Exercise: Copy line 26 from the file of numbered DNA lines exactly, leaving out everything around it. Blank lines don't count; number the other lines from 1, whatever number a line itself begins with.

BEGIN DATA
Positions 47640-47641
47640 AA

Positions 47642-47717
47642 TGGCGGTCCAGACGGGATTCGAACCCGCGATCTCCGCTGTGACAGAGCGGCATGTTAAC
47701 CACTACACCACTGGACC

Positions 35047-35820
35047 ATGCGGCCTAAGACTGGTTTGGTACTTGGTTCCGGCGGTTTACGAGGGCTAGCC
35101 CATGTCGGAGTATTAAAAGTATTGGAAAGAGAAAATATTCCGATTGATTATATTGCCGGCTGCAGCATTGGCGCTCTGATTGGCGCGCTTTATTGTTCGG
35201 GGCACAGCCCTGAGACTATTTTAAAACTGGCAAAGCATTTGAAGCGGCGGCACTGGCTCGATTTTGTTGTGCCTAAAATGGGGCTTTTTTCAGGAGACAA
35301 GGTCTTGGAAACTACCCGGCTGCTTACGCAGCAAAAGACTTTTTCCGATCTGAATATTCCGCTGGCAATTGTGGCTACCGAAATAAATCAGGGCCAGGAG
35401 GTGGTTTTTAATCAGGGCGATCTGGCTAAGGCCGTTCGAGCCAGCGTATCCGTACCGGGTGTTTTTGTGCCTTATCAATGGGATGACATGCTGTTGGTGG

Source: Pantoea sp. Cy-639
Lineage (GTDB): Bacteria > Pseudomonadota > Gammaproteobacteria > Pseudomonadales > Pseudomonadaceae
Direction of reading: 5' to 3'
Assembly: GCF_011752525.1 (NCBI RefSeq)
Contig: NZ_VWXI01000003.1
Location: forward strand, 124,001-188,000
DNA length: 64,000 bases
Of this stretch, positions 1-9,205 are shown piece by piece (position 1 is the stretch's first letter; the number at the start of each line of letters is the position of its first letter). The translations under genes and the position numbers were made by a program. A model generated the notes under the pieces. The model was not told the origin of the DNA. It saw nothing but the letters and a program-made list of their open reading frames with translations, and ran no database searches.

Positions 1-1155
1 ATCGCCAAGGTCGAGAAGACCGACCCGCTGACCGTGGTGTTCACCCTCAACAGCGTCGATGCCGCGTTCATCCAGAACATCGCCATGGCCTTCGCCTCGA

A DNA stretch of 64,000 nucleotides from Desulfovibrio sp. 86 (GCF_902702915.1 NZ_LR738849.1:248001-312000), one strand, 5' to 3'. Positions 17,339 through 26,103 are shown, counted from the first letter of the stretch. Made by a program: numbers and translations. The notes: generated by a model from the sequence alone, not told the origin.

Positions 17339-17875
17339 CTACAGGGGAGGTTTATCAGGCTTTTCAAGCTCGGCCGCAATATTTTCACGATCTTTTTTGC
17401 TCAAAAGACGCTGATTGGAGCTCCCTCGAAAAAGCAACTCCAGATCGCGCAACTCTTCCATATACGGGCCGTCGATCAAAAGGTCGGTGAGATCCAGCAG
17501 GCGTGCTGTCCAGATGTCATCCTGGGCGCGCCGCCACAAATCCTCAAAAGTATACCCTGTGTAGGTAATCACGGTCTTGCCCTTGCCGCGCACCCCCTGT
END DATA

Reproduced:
17501 GCGTGCTGTCCAGATGTCATCCTGGGCGCGCCGCCACAAATCCTCAAAAGTATACCCTGTGTAGGTAATCACGGTCTTGCCCTTGCCGCGCACCCCCTGT